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Dell is likely to introduce a smartphone device in the next six months,
attracted to the form factor by high margins, falling sales of laptop and desktop
computers, and the potential of mobile Internet devices.

That prediction from Bernstein Research is no surprise, given Gartner’s bleak
assessment for PC sales in 2009, showing them declining nearly 12 percent. And
while Dell faces many disadvantages against established players in the
smartphone market, the benefits could be substantial.

Dell has publicly stated that it is working on “smaller-screen devices,”
according to analyst firm Bernstein Research, in a brief report addressing the
question of whether Dell will enter the smartphone market.

“Given the sheer size of the smartphone market, even a modest success could add
meaningfully to Dell‚Äôs revenues,” says Toni Sacconaghi, senior analyst at
Bernstein, in his brief report.

Dell’s advantages may have more to do with its existing business models than
its technological know-how, according to Bernstein.

“Where Dell may have an advantage, in our view, is in distribution,” he says.
“If one believes the smartphone will eventually become commoditized‚ÄĒto the
point where consumers are comfortable purchasing their smartphones based solely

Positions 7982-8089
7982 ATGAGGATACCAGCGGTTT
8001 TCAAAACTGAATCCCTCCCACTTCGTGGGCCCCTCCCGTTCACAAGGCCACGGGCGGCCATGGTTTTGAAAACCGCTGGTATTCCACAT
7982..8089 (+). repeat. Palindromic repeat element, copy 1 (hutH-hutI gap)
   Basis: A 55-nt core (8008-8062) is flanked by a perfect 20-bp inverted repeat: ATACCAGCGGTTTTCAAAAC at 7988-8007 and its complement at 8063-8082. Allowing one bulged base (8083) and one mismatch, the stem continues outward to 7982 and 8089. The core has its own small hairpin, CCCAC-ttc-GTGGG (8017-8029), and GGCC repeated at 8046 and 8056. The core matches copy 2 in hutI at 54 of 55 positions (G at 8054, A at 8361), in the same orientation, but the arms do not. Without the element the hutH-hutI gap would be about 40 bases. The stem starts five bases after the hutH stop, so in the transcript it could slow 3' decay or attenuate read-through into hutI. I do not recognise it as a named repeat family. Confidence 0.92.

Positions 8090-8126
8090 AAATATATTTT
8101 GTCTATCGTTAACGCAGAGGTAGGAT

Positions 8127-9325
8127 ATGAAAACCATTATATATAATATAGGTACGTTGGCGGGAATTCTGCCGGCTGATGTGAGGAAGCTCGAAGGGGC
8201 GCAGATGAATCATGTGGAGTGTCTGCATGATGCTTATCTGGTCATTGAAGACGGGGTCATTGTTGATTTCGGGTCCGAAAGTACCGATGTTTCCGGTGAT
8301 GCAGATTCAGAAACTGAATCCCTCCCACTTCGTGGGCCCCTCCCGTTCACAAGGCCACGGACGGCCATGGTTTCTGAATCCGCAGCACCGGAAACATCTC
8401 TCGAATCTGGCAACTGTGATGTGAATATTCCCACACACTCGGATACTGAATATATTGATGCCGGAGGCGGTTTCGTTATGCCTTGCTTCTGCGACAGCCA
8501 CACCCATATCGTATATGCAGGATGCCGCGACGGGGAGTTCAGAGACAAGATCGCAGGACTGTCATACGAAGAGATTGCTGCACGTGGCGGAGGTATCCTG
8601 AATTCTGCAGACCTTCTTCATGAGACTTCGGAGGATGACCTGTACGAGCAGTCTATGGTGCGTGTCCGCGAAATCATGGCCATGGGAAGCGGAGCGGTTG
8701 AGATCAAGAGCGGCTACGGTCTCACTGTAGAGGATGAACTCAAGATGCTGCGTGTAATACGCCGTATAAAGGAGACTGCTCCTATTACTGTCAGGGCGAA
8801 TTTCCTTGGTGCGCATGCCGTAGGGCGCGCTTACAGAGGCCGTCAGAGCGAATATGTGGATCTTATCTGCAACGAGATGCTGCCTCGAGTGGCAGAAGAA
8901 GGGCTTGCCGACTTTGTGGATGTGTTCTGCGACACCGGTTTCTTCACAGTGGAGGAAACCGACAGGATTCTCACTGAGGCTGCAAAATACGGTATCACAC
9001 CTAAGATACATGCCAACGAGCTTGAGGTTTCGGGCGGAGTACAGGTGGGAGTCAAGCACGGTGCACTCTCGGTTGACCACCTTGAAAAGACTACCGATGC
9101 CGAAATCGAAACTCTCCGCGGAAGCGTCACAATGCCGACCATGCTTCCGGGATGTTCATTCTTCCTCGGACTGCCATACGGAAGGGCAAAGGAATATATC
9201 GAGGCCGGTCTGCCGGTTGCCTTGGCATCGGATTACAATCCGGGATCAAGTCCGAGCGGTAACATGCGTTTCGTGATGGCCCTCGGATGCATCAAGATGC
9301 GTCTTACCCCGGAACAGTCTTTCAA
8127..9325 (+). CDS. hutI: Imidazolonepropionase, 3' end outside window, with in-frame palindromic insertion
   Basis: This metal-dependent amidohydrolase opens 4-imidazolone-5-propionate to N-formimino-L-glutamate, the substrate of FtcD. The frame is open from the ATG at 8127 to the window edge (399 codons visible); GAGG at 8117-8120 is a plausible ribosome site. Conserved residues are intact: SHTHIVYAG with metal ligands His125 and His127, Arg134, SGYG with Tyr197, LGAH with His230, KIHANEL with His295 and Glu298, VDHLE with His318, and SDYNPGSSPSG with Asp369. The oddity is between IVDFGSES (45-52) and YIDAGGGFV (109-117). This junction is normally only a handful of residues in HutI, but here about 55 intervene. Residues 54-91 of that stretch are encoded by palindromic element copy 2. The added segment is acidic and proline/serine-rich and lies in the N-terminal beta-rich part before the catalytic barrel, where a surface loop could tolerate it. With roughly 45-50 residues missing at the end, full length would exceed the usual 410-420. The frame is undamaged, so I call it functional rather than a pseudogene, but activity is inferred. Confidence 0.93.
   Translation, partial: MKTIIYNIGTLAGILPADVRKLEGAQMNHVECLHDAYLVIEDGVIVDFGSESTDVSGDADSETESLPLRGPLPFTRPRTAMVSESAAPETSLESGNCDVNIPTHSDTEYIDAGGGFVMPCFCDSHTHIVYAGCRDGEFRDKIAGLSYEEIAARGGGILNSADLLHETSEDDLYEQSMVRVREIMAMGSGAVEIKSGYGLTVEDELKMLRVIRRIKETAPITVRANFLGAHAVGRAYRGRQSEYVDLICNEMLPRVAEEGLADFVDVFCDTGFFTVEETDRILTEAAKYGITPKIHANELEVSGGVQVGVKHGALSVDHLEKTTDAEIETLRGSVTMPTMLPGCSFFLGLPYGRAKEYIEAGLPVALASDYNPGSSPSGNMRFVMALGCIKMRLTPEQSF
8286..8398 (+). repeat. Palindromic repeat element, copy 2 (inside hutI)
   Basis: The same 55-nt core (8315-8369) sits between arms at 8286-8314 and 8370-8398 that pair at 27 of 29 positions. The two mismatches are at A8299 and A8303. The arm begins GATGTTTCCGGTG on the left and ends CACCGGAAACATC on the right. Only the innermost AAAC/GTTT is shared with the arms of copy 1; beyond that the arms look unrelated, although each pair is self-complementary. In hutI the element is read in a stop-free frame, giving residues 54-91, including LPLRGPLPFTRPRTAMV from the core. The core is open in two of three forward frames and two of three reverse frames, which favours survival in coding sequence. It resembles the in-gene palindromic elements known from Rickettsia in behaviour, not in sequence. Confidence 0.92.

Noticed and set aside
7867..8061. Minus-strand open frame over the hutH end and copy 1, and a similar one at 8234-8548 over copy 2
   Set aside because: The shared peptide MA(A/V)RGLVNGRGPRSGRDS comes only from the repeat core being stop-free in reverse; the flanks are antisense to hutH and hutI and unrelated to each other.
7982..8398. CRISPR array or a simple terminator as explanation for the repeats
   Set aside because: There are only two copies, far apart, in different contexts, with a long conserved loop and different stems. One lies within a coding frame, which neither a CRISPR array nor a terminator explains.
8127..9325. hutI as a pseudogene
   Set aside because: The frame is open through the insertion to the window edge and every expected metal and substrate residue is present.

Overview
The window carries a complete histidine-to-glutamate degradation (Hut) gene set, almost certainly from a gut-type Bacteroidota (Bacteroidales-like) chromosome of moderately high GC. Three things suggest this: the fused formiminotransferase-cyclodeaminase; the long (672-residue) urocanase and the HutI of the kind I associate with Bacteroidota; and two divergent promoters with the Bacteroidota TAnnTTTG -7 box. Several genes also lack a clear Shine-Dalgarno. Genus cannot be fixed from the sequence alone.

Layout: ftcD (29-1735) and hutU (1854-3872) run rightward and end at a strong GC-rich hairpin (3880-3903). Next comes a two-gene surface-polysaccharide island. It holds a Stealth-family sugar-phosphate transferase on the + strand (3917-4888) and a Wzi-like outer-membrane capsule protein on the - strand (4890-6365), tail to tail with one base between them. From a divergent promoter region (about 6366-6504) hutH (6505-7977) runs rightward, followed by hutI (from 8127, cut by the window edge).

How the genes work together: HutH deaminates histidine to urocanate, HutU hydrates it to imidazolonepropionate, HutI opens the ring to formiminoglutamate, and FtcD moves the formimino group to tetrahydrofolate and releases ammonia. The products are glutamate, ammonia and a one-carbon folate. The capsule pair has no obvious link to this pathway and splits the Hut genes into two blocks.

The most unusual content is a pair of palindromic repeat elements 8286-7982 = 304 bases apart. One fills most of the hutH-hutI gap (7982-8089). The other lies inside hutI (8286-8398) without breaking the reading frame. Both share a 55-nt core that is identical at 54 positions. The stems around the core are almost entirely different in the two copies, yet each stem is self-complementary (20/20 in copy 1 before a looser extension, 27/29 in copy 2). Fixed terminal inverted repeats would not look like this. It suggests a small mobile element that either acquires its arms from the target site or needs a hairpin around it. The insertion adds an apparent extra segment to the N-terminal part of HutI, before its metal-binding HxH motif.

on a set of technical specifications‚ÄĒthen Dell may be able to create
significant value through direct distribution. Moreover, we believe that this
model could be effective with enterprise sales.”

Bernstein acknowledges that this is a big change from the current distribution
model for smartphones. That’s why direct distribution may be a stronger play
for enterprise customers, the firm says.

The firm also believes it’s unlikely for Dell to enter the mobile phone space
with anything but a smartphone.

“We also do not believe it makes sense for Dell to start its own wireless data
service via a resell arrangement with carriers,” says Sacconaghi. “Unless Dell
has some proprietary content or service to offer, we do not believe there is
incremental value to be captured by owning the wireless service relationship.”

The biggest risks to Dell entering the smartphone space are most likely to come
from Dell making too big of an investment in the initiative or from a collapse
of the high margins that exist today for smartphones.

“We note that Dell‚Äôs previous foray into adjacent consumer electronics
categories‚ÄĒfrom televisions to PDAs to MP3 players‚ÄĒhas not been successful,”
says Sacconaghi.